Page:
At the height of the British empire, India was considered the jewel in Britain’s crown. For over 150 years, a handful of British troops maintained control over a country of 300 million. Finally, after two world wars and a popular independence movement, Britain abandoned its imperial project and withdrew from India in 1947. What was Britain’s motivation in keeping India, and how did they accept the inevitability of losing their most valuable colony?
Guest Snehal Shingavi from UT’s Department of English examines the nature of British colonialism in South Asia and its lasting legacy sixty years after decolonization.
Before we start off, could you give us a brief history of European imperialism in South Asia, to set the stage for what we’re going to be talking about in the 20th century?
Asia is always an important place for Europe. It’s been interested for at least 500 years in commerce, in resources, in its mineral wealth, and also in its people. Over the course of the 17th, 18th, and 19th century, began to consolidate its naval routes into Asia, all of which centered on India being a primary place where ships would stop and either trade or refuel. By the middle of the 19th century, the British East India Company has acquired enough political and economic power that they actually have to fight some fairly substantial political campaigns. The largest of these was the 1857 battle, what is called in India “The War for Independence,” but is usually referred to by the British and Americans as the Sepoy Mutiny, where soldiers who were paid by the East India Company to be their armed forces rebelled against the East India Company. At that point, the British government sought fit to take over control of India from the British East India Company and consolidated then what is called the British Raj. They began to run the country from England for the next 90 years.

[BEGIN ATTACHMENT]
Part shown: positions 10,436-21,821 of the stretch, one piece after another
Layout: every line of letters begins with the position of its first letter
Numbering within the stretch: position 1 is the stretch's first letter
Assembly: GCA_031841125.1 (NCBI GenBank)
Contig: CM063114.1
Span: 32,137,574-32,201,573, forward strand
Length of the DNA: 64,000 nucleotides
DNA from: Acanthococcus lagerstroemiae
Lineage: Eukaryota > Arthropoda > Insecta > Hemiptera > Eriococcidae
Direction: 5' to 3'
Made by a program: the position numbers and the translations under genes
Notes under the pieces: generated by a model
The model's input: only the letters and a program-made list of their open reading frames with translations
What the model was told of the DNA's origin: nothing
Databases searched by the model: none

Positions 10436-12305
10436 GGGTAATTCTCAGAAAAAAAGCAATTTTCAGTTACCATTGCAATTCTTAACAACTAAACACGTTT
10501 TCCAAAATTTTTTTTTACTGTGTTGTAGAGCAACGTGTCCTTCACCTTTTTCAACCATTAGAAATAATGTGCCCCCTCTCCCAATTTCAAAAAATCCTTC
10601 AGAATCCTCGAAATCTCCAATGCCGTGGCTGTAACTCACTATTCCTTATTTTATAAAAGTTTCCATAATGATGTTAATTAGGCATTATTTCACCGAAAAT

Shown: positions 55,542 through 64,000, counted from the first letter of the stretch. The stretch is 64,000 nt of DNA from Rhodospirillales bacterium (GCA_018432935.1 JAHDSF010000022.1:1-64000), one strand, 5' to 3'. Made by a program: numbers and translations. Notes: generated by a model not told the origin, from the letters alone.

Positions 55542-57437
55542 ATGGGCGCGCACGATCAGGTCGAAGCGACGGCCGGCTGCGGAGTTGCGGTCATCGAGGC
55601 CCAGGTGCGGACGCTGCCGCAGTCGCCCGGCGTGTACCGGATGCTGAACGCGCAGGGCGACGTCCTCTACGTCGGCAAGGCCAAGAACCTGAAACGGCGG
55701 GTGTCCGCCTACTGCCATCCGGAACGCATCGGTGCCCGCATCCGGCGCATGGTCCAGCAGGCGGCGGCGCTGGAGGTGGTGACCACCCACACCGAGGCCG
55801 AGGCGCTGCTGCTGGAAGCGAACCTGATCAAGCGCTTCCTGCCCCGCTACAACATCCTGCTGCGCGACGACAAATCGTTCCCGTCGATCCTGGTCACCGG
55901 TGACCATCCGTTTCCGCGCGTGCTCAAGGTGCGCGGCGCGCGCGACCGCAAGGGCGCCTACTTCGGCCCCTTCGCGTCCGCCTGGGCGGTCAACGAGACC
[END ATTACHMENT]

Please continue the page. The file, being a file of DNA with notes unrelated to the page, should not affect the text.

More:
How was Britain able to maintain this power from such a great distance? Was it manpower–people that they sent over–was it the use of local elite classes, or some combination of the above?
This is the question that has always befuddled Indian nationalist historians: how so few British men–less than 100,000 British men–were able to control a country of over 300 millian people. Part of the way the British were able to do this has to do with three things.
The first is economic and industrial superiority that the British had because of the industrial revolution very early on. It allows them the technological capacity to send troops over whenever they need to, but also to run supply lines for their own military. It gives them immense military capacity and allows them the ability to control.
The second thing, and this is the most important thing, I think, from an historical standpoint, is that India is not one nation when the British arrive. It’s actually divided up into smaller princely states, many of which are at war with each other. The British are able–pretty successfully–to pit smaller states against one another, and to design treaties with larger states, and the larger political infighting allows Britain to consolidate its power much more easily than it would have been able to if it had to do this entirely on its own.
The third thing, importantly for British military rule, is that they are able to siphon off a class of Indians from the middle layers to become ambassadors for British rule in India. It’s a class of ambassadors who are trying to think about industrialization, education, modernization, who see the advances that Europe has made and want similar things in India, and they began to support British rule.
These three things help the British substantially in maintaining rule over a very large country for quite some time.
What role did India play within the larger British empire?
India is famously called the Jewel in the Crown of the British empire, and it has three basic things that it provides to the British that strategically make it important enough that the British held onto it for as long as they did with such a tight grip.
The first and the most important thing that it provides is naval routes into the rest of Asia. Because Britain holds India, it’s able to send its navy, its air force, and its troops all over the Indian Ocean, everywhere from the tip of Africa to Southeast Asia.